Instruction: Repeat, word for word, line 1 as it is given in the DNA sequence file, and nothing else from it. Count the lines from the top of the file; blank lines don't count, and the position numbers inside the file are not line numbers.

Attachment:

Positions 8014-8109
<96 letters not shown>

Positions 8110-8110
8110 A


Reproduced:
Positions 8014-8109